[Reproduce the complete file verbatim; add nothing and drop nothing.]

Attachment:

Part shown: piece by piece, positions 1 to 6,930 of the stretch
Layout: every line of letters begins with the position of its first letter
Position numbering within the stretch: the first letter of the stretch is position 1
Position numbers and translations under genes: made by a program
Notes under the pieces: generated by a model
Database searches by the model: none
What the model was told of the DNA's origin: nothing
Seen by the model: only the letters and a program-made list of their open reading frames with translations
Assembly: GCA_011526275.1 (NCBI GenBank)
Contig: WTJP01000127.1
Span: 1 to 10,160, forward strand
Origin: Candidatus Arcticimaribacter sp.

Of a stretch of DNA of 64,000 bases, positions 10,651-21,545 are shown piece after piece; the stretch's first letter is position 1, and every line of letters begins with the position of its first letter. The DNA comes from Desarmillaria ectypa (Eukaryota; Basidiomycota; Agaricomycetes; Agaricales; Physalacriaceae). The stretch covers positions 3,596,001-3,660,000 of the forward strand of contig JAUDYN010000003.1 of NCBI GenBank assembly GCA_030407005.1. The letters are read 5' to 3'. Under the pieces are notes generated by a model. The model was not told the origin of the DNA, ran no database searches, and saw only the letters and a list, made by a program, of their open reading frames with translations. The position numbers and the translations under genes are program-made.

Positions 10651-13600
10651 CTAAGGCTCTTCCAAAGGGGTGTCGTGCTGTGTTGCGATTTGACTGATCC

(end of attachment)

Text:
Part shown: piece by piece, positions 1 to 6,930 of the stretch
Layout: every line of letters begins with the position of its first letter
Position numbering within the stretch: the first letter of the stretch is position 1
Position numbers and translations under genes: made by a program
Notes under the pieces: generated by a model
Database searches by the model: none
What the model was told of the DNA's origin: nothing
Seen by the model: only the letters and a program-made list of their open reading frames with translations
Assembly: GCA_011526275.1 (NCBI GenBank)
Contig: WTJP01000127.1
Span: 1 to 10,160, forward strand
Origin: Candidatus Arcticimaribacter sp.

Of a stretch of DNA of 64,000 bases, positions 10,651-21,545 are shown piece after piece; the stretch's first letter is position 1, and every line of letters begins with the position of its first letter. The DNA comes from Desarmillaria ectypa (Eukaryota; Basidiomycota; Agaricomycetes; Agaricales; Physalacriaceae). The stretch covers positions 3,596,001-3,660,000 of the forward strand of contig JAUDYN010000003.1 of NCBI GenBank assembly GCA_030407005.1. The letters are read 5' to 3'. Under the pieces are notes generated by a model. The model was not told the origin of the DNA, ran no database searches, and saw only the letters and a list, made by a program, of their open reading frames with translations. The position numbers and the translations under genes are program-made.

Positions 10651-13600
10651 CTAAGGCTCTTCCAAAGGGGTGTCGTGCTGTGTTGCGATTTGACTGATCC